Animal Model Enables Researchers to Track the Evolution of HIV
Jeffrey Laurence, M.D., and Rowena Johnston, Ph.D.
Dr. Zandrea Ambrose
December 15, 2009—Successful treatment of HIV infection is often hampered by the development of mutated, drug-resistant strains of the virus. HIV mutates extremely rapidly because of its high rate of growth and the genetic errors it makes in the course of that growth, but the vast majority of these mutated viruses are incapable of replication.
However, sometimes a virus evolves that can out-compete the virus that initially infected the patient, due to changes that may render it less susceptible to attack by the immune system or antiretroviral drugs. These new drug-resistant viruses may also be more or less likely to be transmitted sexually. Highly active antiretroviral therapy (HAART) itself exerts “pressure” on HIV populations to evolve, leading to the natural selection of resistant viruses that may have any of the above characteristics. It is therefore crucial to understand how quickly and under which circumstances these drug-resistant viruses emerge, and whether they have any clinically relevant ramifications.
It is difficult to study the emergence of drug-resistant virus in people because of complicating factors such as the potential for repeat infections with new viral strains or imperfect HAART adherence, which is known to increase the rate at which drug resistance emerges. amfAR grantee Dr. Zandrea Ambrose, working at the University of Pittsburgh, with colleagues from the National Cancer Institute, Tufts University, and the Karolinska Institute in Stockholm, solved these problems by using an animal model that could better control for these possibilities and permit new studies of the evolution of HIV and HIV drug resistance.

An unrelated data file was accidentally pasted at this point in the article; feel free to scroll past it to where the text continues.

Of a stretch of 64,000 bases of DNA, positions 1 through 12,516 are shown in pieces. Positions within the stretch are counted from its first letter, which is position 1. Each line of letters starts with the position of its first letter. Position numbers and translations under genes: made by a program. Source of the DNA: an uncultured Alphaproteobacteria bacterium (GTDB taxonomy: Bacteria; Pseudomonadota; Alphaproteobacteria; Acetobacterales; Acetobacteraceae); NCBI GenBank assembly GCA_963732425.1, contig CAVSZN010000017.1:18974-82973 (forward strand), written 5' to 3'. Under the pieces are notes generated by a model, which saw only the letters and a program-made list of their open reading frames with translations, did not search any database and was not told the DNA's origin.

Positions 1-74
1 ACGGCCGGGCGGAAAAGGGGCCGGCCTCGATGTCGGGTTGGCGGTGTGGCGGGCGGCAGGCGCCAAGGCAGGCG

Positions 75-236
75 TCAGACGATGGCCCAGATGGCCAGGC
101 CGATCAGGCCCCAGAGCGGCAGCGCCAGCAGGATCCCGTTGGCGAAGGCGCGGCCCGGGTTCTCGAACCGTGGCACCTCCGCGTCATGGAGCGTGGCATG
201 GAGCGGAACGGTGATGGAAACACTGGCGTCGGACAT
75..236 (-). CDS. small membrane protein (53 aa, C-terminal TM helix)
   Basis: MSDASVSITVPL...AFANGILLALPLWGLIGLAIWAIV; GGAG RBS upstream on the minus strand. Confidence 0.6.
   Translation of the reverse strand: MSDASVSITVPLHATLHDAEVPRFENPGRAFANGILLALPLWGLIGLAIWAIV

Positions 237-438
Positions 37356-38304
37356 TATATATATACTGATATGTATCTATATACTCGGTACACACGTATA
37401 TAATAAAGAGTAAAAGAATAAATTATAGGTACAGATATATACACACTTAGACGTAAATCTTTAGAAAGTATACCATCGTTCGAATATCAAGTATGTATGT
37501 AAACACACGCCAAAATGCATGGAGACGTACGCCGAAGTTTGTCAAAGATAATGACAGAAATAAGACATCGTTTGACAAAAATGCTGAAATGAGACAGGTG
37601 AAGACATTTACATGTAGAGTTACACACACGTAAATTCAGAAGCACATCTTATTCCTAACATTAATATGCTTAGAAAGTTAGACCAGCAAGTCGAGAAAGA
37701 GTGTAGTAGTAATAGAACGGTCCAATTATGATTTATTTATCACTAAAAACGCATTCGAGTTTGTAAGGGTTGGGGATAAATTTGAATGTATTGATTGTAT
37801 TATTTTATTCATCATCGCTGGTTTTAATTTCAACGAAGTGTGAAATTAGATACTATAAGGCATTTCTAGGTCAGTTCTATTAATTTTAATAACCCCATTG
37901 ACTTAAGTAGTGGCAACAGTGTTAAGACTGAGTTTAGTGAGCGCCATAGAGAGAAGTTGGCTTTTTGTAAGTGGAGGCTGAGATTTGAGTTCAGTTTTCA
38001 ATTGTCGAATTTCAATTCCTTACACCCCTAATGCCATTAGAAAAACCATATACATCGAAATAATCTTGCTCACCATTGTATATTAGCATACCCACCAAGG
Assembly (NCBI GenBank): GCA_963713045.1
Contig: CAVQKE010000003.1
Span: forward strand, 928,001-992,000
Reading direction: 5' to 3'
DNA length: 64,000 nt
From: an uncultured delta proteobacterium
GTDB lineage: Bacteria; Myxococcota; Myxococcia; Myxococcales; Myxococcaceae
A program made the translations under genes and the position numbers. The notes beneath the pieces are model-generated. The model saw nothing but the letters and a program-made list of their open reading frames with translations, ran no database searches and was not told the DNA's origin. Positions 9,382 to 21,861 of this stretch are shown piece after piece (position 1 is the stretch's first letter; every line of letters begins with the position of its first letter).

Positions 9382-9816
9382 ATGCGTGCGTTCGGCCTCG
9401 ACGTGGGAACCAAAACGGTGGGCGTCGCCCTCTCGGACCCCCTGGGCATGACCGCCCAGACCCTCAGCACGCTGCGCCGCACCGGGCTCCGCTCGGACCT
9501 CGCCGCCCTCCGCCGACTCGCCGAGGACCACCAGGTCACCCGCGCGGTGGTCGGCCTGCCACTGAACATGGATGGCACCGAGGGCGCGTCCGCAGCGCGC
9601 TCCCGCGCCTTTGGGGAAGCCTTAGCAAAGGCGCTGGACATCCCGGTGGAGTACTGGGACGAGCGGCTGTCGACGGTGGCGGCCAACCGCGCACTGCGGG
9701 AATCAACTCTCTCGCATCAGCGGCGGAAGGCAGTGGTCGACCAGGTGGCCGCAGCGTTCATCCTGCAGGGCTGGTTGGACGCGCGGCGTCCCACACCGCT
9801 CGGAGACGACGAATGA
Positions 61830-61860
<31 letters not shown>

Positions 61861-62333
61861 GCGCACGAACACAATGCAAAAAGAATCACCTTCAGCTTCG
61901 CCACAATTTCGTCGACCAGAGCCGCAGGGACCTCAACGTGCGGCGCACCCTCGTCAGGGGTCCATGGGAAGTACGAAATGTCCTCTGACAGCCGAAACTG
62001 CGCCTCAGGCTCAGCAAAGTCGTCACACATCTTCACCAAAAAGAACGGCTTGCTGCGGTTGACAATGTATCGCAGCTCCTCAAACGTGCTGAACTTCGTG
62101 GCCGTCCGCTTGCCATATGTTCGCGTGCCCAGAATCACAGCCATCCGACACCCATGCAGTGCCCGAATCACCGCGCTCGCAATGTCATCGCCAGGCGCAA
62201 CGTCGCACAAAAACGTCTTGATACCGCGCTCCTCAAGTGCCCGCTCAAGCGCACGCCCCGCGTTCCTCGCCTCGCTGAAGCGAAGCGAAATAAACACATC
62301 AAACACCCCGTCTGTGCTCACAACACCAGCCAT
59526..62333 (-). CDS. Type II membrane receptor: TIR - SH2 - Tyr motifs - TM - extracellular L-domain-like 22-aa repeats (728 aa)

Writing in the November issue of the journal Retrovirology, Ambrose and associates reported using a chimeric AIDS virus created in the laboratory by joining the outer envelope and other genes of the monkey AIDS virus, SIV, with the reverse transcriptase gene of the human AIDS virus, HIV. Nine different versions of this virus were injected into three monkeys. The researchers were then able to follow the fate of each of the nine virus subpopulations as they competed with each other for survival inside a single animal under three different conditions. Initially, the monkeys received no treatment, then they were treated with a single anti-HIV drug, and finally, they received a complete HAART regimen consisting of three different anti-HIV drugs.
When the monkeys were treated with a single drug, the non-nucleoside reverse transcriptase inhibitor efavirenz (Sustiva), viruses carrying mutations that rendered them resistant to efavirenz became dominant within about three months. However, during subsequent treatment with HAART, those viruses that were able to replicate during treatment with efavirenz alone were predominantly susceptible to more comprehensive anti-HIV therapy. This suggested that when a subject is being treated with a full complement of anti-HIV drugs, the presence or absence of at least some known drug-resistant mutations does not greatly influence which types of virus persist, in that drug-resistant virus does not necessarily overtake the original virus.
The authors concluded, “Our new method provided a valuable tool for studying HIV subpopulation emergence, persistence, and decline during ART.”
Dr. Laurence is amfAR’s senior scientific consultant and Dr. Johnston is vice president and director of research.